Triumph Bonneville Bobber Review

Triumph Bobber Review 03Laramoto reviews the Triumph Bonneville Bobber for us, supplied by Fowlers Triumph

The Triumph Bonneville Bobber, an eye catching hardtail lookalike with boisterous looks and ingenious engineering.

Walking across the Triumph Showroom at Fowlers Motorcycles, with the offer of “ride what you want”, it was the Bonneville Bobber that drew my attention. The striking features of the downward sweep from nose to tail, the bulge of the polished crank case and the flick of the seat, it’s all part of Triumph’s ‘bob job’ styling that will draw you to this corker.

The seat appears to ‘hover’ over the arch of the fat rear wheel, and it hides the reason why you can ride the Bobber for more more miles than its hardtail predecessors. It covers a ‘swing-cage’ rear suspension and gives a good cushioned feel on the road. The rear wheel pushes 77hp from the 1200cc twin parallel engine and it’s a delightful ride. It comes with all the good thump of a shorter stroke twin and takes you confidently up to questionable speeds in the delightful sweep of the single speedo dial. On a modest 9 ltr tank, you’ll get plenty of steady miles and respectful nods from fellow retro riders.

Triumph Bobber Review 11I took her for a spin in a very wet and windy Bristol, getting obligatory paps under the Clifton Suspension bridge. The moody atmospherics of the day made the Bobber even more appealing and the wet weather wasn’t intimidating. It gripped well either ‘rain’ or ‘road’ mode and I trusted the handling when I pushed the throttle on the dry patches. It reaches max torque at a mere 4,000 rpm but at 78ftlbs, its perky enough. My favourite bit has to be the ‘brap brap’ out of the pipes, ripping echoes in a concrete car park I found. Slow speed throttle control became a lot more fun – check out the video to hear it!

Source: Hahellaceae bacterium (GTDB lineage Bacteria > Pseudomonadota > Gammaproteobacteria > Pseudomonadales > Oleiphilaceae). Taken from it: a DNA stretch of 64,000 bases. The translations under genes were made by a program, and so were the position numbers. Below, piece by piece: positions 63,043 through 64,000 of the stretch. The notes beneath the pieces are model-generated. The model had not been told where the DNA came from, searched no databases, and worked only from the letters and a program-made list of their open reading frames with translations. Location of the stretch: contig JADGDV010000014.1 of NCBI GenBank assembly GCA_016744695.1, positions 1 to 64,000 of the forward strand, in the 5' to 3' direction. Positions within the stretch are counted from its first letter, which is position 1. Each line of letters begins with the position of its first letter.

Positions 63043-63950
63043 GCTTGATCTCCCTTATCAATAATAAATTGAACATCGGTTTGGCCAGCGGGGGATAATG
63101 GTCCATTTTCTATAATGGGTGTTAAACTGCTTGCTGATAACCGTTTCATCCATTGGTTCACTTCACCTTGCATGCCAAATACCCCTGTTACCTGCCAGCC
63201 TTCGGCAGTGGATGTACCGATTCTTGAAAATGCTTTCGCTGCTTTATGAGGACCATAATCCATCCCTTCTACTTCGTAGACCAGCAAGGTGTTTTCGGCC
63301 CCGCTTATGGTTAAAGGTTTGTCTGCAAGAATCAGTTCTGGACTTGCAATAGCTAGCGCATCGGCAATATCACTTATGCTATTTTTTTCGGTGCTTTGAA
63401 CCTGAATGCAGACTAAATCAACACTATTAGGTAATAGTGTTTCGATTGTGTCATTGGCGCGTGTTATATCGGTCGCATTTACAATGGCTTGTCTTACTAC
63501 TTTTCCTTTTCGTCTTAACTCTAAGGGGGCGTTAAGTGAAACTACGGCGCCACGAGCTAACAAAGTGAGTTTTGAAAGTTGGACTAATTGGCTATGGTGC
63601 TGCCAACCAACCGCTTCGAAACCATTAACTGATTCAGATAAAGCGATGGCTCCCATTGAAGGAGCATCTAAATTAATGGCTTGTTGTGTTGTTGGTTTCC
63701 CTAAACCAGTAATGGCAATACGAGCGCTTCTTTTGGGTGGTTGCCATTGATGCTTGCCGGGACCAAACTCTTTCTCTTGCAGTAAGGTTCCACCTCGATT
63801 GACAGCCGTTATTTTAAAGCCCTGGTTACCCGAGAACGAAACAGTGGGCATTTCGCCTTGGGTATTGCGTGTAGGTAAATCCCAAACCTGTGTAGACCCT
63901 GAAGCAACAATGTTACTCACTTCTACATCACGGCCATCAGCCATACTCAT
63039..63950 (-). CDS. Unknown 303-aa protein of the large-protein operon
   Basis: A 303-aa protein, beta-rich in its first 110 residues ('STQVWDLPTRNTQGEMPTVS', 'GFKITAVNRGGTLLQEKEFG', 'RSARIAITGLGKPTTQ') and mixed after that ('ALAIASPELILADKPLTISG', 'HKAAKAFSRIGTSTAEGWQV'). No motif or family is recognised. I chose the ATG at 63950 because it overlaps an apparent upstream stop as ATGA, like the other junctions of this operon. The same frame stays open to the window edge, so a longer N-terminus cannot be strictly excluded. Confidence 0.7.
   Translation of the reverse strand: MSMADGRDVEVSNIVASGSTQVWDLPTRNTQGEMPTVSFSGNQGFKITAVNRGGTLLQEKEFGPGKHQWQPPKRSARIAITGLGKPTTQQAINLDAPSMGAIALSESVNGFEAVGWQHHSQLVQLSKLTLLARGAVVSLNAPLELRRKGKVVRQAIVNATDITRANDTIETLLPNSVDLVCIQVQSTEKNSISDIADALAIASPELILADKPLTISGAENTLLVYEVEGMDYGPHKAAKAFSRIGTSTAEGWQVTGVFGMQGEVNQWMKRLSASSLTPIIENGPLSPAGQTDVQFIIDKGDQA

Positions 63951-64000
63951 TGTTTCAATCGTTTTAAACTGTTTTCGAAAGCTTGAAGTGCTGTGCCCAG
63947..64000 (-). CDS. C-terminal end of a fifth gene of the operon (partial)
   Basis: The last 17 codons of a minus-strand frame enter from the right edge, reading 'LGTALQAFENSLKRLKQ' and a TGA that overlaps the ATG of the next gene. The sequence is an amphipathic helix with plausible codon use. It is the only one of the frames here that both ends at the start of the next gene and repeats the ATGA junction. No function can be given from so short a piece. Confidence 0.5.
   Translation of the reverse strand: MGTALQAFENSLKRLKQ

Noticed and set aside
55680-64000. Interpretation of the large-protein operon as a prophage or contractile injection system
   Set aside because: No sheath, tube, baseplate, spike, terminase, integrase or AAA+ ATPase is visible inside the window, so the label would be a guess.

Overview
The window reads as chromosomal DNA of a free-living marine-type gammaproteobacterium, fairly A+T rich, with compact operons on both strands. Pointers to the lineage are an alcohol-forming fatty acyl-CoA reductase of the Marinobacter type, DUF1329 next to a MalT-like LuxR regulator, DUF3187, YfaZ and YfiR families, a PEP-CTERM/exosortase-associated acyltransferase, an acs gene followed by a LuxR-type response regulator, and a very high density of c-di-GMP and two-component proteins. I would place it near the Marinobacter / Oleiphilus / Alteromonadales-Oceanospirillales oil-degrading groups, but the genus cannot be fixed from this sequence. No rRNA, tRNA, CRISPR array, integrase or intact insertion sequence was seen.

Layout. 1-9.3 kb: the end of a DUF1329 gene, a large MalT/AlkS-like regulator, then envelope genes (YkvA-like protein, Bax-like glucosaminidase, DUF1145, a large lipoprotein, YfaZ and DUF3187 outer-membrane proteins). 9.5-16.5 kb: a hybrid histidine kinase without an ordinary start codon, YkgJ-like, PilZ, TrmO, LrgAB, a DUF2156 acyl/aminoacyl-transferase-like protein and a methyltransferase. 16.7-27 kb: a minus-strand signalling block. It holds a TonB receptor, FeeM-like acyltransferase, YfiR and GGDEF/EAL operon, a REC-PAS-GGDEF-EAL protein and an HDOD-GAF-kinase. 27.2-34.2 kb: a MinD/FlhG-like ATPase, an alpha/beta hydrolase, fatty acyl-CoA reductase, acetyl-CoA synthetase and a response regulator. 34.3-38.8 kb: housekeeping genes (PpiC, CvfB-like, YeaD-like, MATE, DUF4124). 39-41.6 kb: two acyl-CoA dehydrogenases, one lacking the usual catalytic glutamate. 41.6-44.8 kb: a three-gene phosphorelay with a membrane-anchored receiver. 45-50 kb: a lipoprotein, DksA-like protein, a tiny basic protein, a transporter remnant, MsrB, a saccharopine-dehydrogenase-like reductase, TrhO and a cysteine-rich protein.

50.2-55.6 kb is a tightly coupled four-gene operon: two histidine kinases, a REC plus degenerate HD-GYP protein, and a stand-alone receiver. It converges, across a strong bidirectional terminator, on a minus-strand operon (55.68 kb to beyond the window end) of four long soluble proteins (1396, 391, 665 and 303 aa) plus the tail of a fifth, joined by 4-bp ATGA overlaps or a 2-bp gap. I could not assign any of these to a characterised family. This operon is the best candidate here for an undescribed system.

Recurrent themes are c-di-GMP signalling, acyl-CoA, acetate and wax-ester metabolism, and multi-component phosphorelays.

It’s got black bits in all the right places and chrome detailing that won’t intimidate you when it’s time for that all important clean. It is a classier bike than its garish competitors, made unique with a side mounted ignition key, retro battery cover and a well polished crank case, shrouded by prominent down pipes. If you want a beefier look, then the Black edition has darker aesthetics, proper ‘phat’ wheels and a slick LED headlight up front.

For the full review, check out the video here below. I make no apologies for the terrible Bristolian accent and many mentions of handing the ‘Dirrrrty Bobberrrr’ back to the Fowlers team, it caused us immense amusement!

Photos by @shaolinmike